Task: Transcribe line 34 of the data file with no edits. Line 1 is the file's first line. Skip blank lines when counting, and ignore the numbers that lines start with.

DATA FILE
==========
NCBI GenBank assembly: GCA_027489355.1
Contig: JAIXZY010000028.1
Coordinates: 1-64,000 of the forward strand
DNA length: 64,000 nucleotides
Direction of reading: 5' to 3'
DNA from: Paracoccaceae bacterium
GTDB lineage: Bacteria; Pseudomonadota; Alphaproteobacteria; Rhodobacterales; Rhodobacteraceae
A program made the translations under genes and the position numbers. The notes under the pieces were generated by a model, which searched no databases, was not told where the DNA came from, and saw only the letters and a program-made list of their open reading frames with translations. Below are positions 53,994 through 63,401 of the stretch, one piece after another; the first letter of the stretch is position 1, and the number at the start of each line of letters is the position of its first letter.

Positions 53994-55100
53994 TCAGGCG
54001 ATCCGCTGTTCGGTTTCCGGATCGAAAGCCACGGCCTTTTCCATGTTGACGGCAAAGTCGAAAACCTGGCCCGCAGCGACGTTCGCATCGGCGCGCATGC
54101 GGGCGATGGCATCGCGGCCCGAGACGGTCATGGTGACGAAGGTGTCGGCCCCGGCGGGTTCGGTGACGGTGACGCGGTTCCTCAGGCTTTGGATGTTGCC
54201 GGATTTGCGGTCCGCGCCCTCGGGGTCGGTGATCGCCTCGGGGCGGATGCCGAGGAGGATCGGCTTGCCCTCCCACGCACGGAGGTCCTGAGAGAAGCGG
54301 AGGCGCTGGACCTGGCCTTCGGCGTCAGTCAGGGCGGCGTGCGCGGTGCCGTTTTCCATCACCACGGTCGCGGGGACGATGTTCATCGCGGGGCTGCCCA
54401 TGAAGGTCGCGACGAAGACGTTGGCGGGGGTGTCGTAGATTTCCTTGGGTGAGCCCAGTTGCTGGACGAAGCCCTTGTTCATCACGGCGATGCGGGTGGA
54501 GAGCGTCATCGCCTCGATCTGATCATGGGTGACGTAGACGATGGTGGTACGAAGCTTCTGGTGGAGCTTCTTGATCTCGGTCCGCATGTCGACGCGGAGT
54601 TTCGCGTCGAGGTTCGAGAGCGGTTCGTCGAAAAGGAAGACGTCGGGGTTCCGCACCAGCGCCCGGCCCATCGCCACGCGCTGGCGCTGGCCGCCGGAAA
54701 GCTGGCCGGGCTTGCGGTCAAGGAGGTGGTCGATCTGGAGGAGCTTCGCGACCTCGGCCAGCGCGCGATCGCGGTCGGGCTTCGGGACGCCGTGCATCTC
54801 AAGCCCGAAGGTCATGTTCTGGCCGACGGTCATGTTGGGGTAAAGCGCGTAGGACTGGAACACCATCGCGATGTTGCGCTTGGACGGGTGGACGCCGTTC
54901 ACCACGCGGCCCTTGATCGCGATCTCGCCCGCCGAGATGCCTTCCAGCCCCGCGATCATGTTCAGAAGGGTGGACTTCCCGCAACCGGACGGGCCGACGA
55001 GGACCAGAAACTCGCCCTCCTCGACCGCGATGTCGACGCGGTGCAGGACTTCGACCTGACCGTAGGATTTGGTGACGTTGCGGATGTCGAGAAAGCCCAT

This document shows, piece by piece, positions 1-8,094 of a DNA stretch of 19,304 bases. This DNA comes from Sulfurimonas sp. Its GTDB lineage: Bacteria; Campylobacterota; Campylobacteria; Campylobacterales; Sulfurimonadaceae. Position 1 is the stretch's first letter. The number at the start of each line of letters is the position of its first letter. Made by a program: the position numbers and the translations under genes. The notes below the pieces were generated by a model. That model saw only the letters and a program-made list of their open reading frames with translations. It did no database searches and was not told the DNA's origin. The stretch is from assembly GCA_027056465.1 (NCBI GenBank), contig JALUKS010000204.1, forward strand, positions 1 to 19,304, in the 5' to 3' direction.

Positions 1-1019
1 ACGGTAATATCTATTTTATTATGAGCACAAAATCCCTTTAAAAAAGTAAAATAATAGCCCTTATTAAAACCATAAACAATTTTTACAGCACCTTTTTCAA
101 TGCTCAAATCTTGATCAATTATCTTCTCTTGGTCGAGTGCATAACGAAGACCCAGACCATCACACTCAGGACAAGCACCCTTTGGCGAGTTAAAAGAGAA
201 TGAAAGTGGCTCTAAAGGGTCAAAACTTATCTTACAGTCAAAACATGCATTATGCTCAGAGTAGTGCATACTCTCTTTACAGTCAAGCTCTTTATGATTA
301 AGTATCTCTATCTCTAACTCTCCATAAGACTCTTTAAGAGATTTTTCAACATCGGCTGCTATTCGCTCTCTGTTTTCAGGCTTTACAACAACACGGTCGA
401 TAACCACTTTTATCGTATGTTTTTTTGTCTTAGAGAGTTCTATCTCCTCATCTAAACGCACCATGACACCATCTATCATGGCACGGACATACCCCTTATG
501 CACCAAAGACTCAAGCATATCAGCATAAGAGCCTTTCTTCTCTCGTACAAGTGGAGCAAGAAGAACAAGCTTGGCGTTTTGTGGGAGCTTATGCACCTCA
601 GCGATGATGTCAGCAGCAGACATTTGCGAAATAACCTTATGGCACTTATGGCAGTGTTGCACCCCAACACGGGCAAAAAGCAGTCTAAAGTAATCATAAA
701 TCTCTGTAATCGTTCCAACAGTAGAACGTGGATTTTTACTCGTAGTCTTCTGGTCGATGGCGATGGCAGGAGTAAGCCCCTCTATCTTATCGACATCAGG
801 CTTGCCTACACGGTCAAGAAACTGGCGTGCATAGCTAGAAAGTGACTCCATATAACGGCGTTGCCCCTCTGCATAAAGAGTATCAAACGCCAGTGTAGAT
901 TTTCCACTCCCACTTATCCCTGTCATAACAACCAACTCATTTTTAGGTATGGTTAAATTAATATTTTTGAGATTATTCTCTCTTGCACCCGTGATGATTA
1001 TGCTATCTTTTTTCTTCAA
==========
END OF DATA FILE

1001 TGCTATCTTTTTTCTTCAA